[hackerspaces] How is that consensus thing working out?

miloh froggytoad at gmail.com
Mon Sep 12 20:29:58 CEST 2011

On Mon, Aug 29, 2011 at 4:38 AM, Hans Fraiponts <fraiponts at gmail.com> wrote:

> Hey,
> Just interested, does the consensus pattern[1] work in your space?
> 1) do you use the consensus pattern? For some or all decisions?

We use consensus at Noisebridge in San Francisco with great debate and
argument over its effectiveness.  Despite that, it's been used to make all
the decisions I consider big ones, and many small decisions that affect the
group for the past 2.75 years I've been present. Decisions that affect
everyone get escalated to consensus then get debated until consensus.
Smaller affinity groups at Noisebridge use whatever system suits them -- I
know some of them vote to enact decisions.

The decision making process at Noisebridge may be a unique consensus type. A
smaller irregular subset of members (about 5-15 people) meet and consent to
things over the course of a 2 week process* that are not commented on by the
larger membership (around 50 people, +/- ~10).  Issues arise like moving
Noisebridge, consenting on controversial new members**, or banning people
from the space, that have resulted in very large meeting attendance.  This
has only happened a couple times.

*Consensus items at Noisebridge are introduced at Tuesday meetings and
discussed for at least a week in this form before being consented to during
the following meetings, giving people who aren't aware of new items time to
participate.  This inevitably leaves people out who did not hear or read
about a consensus item in the shortest possible 14 day consensus making

**Prospective Noisebridge members are asked to attend meetings for a month
before they are consented on by the current membership, this ideally forms a
~30 trial period where people not only get familiar with the prospective
members, but the prospective members get familiarized with the consensus
model at Noisebridge.  This is not well rehearsed in reality.

2) what happens when someone blocks consensus? Is this member expected
> to reach consensus (by compromise) by next meeting,? Does this ever
> happen?

When someone says they would block an existing proposal at Noisebridge,
there are 3 actions that we've taken that come to mind:
1) Attempt to find out what compromise is necessary from the person who
blocks and change the proposal to suit both groups
2) Attempt to persuade the person blocking of the value or importance of the
existing proposal as it stands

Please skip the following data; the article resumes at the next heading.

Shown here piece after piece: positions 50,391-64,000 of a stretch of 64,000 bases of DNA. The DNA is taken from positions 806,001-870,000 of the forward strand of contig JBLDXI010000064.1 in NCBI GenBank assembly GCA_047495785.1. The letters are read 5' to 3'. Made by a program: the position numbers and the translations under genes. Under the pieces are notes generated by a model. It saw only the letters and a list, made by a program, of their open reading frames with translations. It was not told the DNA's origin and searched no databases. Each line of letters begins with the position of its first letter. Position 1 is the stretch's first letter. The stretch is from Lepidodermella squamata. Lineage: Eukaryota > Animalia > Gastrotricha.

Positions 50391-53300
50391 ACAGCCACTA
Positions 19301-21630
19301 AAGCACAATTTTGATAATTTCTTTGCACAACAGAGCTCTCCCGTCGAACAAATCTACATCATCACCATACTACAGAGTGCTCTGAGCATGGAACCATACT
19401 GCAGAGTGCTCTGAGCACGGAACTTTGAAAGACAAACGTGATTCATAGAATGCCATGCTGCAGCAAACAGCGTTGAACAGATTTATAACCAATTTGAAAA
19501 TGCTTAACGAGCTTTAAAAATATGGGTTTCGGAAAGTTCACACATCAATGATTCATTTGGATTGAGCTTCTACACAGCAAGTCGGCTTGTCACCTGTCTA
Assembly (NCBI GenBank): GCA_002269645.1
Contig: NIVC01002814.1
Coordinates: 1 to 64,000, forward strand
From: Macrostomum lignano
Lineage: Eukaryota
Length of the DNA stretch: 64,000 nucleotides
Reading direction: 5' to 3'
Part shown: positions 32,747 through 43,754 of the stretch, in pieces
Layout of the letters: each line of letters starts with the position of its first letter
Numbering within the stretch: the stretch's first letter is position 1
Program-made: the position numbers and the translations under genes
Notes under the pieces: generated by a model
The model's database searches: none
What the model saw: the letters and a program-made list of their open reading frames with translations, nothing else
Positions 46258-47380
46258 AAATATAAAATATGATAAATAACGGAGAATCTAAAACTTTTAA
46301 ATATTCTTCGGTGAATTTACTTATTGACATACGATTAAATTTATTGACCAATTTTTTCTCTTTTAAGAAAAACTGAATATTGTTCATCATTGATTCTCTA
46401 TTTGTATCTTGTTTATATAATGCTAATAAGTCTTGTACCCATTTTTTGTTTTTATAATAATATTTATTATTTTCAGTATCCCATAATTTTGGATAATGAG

3) Retract or drop the consensus proposal

Other notes related to blocks:

Sometimes route (3) above results in action without consensus, as with
proposals I've made to fund infrastructure improvement projects at

At Noisebridge we don't have a requirement for blockers to propose
alternatives or compromises, although that does happens during the consensus
process when the vested parties really desire some form of action.

When we meet on Tuesdays, the moderator describes consensus in their own
words or reads the noisebridge meeting note definition of consensus.
Sometimes someone is asked to describe consensus in their own words, which
is a good practice. I keep trying to describe consensus in different ways
without using the word block. I learned about consensus many years ago at
food not bombs meetings where blocking was viewed last resort and a failure
of consensus. We joke about blocks a lot at Noisebridge and throw blocks
around like candy.  Perhaps people are comfortable with blocks as a way to
take control of what they view as an errant decision making process.  I
don't know of any way folks can do that by vote, except perhaps rallying
groups to decline to vote when quorum rules require it.

We talk about trying to craft proposals that can pass consensus and don't
need to be blocked. In action this hasn't happened smoothly. Consensus
proposals up for discussion can show up on the day of a meeting, and
attention to detail in the language of hastily prepared consensus proposals
is sometimes lax (I'm referring to myself here).

I think a group that fails to find consensus is making an action, and
perhaps should declare that they are consenting not to act rather than to
describe a proposal as blocked.  Consenting not to act is probably easier to
achieve and shows that folks can at least all agree about something, lol.

> 3) do you have the impression most members agree with the consensus
> pattern?

I can count only a few Noisebridge members that don't agree with the current
consensus pattern, these members are very vocal.  There must be more folks
that don't agree but aren't as vocal about their disagreement.

> 4) Did you develop an alternative for the consensus model?
We use a mix of consensus inspired from political grassroots and cooperative
groups (often cited are Food Not Bombs and UCB co-op consensus models) with
likely some less cited influence from consensus used by technocratic groups
linked below.

Food Not Bombs
here's a book on consensus:
here's a one-line google review of the book:   "Interesting theory but it
will never work today. He has graphs and charts and everything"

IETF rough consensus:
wikipedia:  http://en.wikipedia.org/wiki/Rough_consensus
RFC2418 http://tools.ietf.org/html/rfc2418
The Tao of the IETF http://www.ietf.org/tao.html  section 5.2
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